The data before September 29, 2017 was collected by the U.S. Department of Energy’s Office for Infrastructure Security and Energy Restoration. The rest has been made public in the Puerto Rican’s Government Portal – StatusPR. This is not to say that this portal’s information is accurate. For instance, on November 15 it reported that PREPA’s electricity production was at 50% but the information did not take into account a power outage that reduced production to around 20%, increasing to 37% by that night.
As of today, November 18, PREPA’s electricity generation is still under 50%. It is not clear how many Puerto Ricans actually have electricity at home, as PREPA and the Puerto Rican government claim that they can’t provide an accurate estimate. The U.S. Department of Energy on November 16 noted that 57 out of 78 municipalities “are partially energized or have energized facilities”.
Many Puerto Ricans, especially in the island’s interior, have had no power for over 70 days.
Puerto Rico’s economic recession started in 2006. Since then, the Puerto Rican government’s economic activity index has plummeted, its public debt has dramatically increased, and many Puerto Ricans have moved to the U.S. mainland. What impact have these trends had on Puerto Rico’s production and consumption of electricity. Can these measures help us explain the island’s economic crisis?
For this post, I accessed data collected by the Government Development Bank for Puerto Rico on the total consumption of electricity by the island’s residential, commercial and industrial sectors. Rather than using monthly totals, I reorganized the dataset into quarters.
Let’s look at the total residential consumption of electricity. On the whole, the residents’ consumption of electricity from the first quarter of 2009 to the last quarter of 2017 has declined slightly. The graph below includes a trendline that allows us to measure the overall decrease in the consumption of electricity.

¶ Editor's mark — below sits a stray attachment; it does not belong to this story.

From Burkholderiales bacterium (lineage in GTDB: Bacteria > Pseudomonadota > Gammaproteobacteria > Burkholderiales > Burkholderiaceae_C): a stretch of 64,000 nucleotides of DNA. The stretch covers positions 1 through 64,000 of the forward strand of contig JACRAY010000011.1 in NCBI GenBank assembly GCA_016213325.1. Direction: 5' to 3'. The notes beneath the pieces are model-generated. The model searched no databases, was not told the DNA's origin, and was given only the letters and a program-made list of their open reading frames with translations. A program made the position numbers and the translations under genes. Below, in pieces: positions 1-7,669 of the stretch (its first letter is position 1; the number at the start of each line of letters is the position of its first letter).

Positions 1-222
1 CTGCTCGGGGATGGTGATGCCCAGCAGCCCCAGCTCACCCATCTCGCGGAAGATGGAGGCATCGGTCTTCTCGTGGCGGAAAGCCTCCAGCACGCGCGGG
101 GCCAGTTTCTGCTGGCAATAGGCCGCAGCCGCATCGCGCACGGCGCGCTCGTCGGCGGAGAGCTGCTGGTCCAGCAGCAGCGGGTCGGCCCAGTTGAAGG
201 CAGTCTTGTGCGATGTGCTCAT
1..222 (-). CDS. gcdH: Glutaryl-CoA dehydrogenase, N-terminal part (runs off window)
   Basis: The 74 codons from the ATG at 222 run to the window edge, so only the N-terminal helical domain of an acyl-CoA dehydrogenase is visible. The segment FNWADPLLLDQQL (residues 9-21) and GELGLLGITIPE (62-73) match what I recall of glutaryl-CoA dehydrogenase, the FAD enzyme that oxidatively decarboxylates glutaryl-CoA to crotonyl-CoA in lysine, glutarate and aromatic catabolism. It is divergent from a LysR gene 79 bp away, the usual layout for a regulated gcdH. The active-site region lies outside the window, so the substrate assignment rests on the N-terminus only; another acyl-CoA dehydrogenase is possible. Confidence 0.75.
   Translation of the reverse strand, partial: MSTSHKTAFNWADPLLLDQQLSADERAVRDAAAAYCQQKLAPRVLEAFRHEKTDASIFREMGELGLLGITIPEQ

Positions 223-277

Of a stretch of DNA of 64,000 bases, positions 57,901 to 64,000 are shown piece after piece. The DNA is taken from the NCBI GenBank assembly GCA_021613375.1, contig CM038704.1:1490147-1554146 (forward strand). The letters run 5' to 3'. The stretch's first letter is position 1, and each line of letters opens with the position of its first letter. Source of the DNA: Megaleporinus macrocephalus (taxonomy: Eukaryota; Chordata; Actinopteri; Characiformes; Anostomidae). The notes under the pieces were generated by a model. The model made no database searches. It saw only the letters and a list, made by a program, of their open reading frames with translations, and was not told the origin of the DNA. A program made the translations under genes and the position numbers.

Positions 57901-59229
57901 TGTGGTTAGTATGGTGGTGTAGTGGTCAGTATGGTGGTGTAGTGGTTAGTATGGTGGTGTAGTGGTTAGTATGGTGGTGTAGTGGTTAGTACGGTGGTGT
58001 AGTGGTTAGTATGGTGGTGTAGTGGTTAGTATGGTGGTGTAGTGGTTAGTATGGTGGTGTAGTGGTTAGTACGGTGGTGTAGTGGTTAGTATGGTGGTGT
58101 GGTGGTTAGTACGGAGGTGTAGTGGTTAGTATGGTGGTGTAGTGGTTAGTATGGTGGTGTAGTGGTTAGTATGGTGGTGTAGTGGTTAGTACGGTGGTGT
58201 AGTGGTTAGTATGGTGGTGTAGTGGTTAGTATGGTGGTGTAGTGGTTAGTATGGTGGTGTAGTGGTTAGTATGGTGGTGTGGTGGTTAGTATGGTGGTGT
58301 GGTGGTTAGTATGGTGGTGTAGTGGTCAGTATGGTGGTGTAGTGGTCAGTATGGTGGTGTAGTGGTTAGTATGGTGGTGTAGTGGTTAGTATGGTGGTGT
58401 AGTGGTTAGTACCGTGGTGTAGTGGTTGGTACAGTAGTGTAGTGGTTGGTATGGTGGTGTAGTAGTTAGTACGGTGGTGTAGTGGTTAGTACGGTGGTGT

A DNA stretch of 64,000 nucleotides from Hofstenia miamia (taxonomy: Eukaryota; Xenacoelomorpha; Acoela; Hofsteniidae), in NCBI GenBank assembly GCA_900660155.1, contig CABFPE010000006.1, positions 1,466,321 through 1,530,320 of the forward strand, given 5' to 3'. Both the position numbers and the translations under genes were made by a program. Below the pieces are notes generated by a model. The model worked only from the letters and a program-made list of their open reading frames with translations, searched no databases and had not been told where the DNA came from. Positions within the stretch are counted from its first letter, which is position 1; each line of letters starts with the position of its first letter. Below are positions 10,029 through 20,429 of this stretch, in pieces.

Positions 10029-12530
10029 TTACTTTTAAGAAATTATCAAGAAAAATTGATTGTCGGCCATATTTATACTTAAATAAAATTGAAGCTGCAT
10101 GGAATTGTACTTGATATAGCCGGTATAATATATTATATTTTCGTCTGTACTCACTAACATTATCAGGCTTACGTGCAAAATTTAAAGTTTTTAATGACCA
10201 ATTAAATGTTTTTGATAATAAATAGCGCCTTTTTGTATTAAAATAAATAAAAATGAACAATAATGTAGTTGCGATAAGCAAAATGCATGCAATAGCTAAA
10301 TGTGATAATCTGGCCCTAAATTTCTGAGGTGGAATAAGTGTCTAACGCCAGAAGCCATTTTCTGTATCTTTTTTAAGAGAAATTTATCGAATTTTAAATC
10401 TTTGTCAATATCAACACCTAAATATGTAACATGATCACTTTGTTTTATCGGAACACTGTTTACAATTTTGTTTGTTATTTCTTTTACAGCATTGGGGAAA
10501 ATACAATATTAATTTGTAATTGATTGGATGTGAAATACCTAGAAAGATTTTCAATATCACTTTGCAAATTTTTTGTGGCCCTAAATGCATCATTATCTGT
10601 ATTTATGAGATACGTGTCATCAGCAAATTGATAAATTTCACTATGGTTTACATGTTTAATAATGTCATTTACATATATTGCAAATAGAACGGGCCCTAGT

Our second graph is similar to the first but it looks at the commercial sector’s consumption of electricity in the same time period. A trendline is also included for the same purposes and it demonstrates a modest reduction in the total amount of electricity consumed.
The last graph follows the same format, but it is worth pointing out that the industrial sector’s consumption of electricity has decreased by a significant amount. And it is this graph that really explains Puerto Rico’s economic predicament.
What conclusions can we draw from these graphs? These trends suggest that the economic recession has impacted the industrial sector at a higher rate than the residential or commercial sectors. The fact that industries in Puerto Rico are consuming less electricity suggests that many may have relocated to new jurisdictions, gone out of business, or lower their output. In addition, lower levels of electricity consumption in the industrial sector may explain lower levels of electricity consumption in the residential and commercial sectors too. Indeed, a weaker industrial sector may have led to higher unemployment rates, lower demand for commercial services, and to higher emigration rates among middle class Puerto Ricans to the U.S. mainland.